The increased belligerence may also have something to do with the appointment of Kim Kyok Sik, known as a hardliner and thought to have overseen the Yeonpyeong Island shelling in November 2010, and reemergence of Kim Yong Chol, who many analysts believe oversaw the sinking of the ROK naval vessel Cheonan in March 2010. However, this may just confuse causation with correlation, as the two may be favored by the leadership because it planned on taking a harder line.
There were also unsubstantiated rumors that there was an attempt to kill Kim Jong Un in late 2012. While such an attempt would not be unprecedented (senior officers of the VI corps attempted to mutiny against Kim Jong Il early on in his rule), an attempt in Pyongyang likely would not have escaped the attention of at least some of the foreign nationals living there.
Regardless, there are some signs the regime feels a bit uncertain. An analysis of visits by Kim Jong Un has shown a sharp drop-off in appearances outside of the safety of military bases or Pyongyang, especially compared with his father’s visits in his last two years.
Testing Park Geun-hye
North Korea has a history of testing new South Korean administrations, with belligerence often coming within weeks of their inauguration. A military provocation by North Korea would test Park Geun-hye, inaugurated on February 25th, early on in her term. If she responded weakly, it could seriously harm her political standing as well as the Saenuri Party as a whole.
There is also the possibility that North Korea is doing all of this to gain a stronger hand if and when negotiations begin.
As Jean Lee of the Associated Press wrote in February after the nuclear test, “The way North Korea sees it, only bigger weapons and more threatening provocations will force Washington to come to the table to discuss what Pyongyang says it really wants: peace.”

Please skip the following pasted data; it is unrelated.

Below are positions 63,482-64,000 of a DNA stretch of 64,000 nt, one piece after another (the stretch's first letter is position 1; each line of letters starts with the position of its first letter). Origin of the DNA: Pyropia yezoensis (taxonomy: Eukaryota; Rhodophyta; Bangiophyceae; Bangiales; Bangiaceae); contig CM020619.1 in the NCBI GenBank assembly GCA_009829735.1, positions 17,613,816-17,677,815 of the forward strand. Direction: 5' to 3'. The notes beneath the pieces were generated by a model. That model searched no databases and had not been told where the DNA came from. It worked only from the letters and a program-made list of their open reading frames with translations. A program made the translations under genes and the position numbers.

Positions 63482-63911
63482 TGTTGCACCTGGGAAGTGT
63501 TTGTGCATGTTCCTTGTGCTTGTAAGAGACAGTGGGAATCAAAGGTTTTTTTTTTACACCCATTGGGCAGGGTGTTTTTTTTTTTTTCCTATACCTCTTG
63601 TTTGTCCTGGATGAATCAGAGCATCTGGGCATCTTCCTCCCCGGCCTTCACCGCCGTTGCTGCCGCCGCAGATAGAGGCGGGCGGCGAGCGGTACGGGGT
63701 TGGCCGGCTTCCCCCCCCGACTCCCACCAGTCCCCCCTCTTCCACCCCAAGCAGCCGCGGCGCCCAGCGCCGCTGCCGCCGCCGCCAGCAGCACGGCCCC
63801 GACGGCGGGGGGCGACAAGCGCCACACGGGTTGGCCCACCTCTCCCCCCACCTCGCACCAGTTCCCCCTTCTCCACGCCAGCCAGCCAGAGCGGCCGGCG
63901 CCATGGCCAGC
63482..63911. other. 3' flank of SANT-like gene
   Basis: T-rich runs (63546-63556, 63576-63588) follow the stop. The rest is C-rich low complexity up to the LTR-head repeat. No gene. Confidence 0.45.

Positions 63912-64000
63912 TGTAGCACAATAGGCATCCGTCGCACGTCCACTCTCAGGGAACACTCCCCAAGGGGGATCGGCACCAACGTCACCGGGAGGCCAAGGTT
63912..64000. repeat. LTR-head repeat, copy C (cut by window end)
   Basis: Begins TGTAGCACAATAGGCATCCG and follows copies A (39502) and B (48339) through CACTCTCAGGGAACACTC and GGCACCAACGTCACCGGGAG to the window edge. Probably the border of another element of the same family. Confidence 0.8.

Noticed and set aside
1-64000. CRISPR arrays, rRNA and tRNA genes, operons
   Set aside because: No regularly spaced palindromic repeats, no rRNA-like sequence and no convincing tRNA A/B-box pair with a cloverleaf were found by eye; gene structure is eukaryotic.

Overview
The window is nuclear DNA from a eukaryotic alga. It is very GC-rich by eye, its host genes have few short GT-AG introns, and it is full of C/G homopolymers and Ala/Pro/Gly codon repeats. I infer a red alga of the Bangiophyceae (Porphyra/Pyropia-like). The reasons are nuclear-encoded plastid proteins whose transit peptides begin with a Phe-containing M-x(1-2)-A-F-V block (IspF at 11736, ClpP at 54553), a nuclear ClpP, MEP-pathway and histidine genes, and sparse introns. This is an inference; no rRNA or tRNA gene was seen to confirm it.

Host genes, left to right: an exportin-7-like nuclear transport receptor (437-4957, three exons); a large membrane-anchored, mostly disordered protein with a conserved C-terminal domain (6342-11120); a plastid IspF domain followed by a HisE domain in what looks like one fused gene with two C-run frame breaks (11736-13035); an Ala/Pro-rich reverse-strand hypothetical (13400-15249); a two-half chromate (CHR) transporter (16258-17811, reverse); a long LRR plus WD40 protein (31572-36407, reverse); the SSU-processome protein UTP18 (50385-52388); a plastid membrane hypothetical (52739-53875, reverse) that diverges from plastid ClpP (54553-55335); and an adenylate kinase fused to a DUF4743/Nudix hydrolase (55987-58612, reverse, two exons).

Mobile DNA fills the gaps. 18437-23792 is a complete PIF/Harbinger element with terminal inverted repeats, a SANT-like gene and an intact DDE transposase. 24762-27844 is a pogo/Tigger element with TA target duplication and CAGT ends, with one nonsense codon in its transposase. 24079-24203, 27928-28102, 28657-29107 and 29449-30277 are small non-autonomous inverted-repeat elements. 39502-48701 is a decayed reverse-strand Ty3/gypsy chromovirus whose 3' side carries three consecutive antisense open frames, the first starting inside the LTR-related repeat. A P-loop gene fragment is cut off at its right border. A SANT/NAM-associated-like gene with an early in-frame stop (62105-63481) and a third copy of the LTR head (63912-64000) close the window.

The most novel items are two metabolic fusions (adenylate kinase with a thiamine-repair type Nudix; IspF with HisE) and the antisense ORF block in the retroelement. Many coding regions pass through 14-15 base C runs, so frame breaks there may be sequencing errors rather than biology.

In this case, North Korea has an incentive to appear crazy or irrational. But if they can convince the U.S. and South Korea that they would be willing to go to war, the chances of the U.S. and South Korea blinking first are much higher.
It is also possible that Kim is ramping up military threats to get the armed forces on board with some variant of economic reform.
With both a plenum of the Workers’ Party Central Committee and meeting of the rubber-stamp Supreme People’s Assembly coming in the next few days, there is already heightened speculation that economic reform will be on the agenda. Of course, that’s what was widely expected the last time the SPA met in September, only to have nothing substantive emerge. If this time is going to be different, Kim might feel he has to show his toughness to the military before proceeding. Needless to say, this is all highly speculative.
The most likely explanation for North Korea’s recent outbursts is the fact that a number of events (UN resolutions, Park Geun-hye’s inauguration, and military exercises) have all occurred at a moment where the North Korean leadership is a bit unsure of itself. This has led to an unusually bellicose tone, even by North Korean standards, in the past few weeks.
Whether or not that translates to an actual provocation is anyone’s guess. Yonhap reports that North Korea’s missile launch sites have shown increased activity, meaning a medium- or long-range rocket test could be in the cards. On top of that, fishing season along the Northern Limit Line will soon begin (it is usually around May to July each year for blue crab), which is often trouble in a normal year. North Korea might be tempted to try something either aimed at South Korean naval vessels or civilian ships.
In any case, a country with a GDP per capita barely larger than Benin (by the latest estimates) has once again commanded the world’s attention. How this time ends is anyone’s guess.
Picture by North Korean Propaganda Posters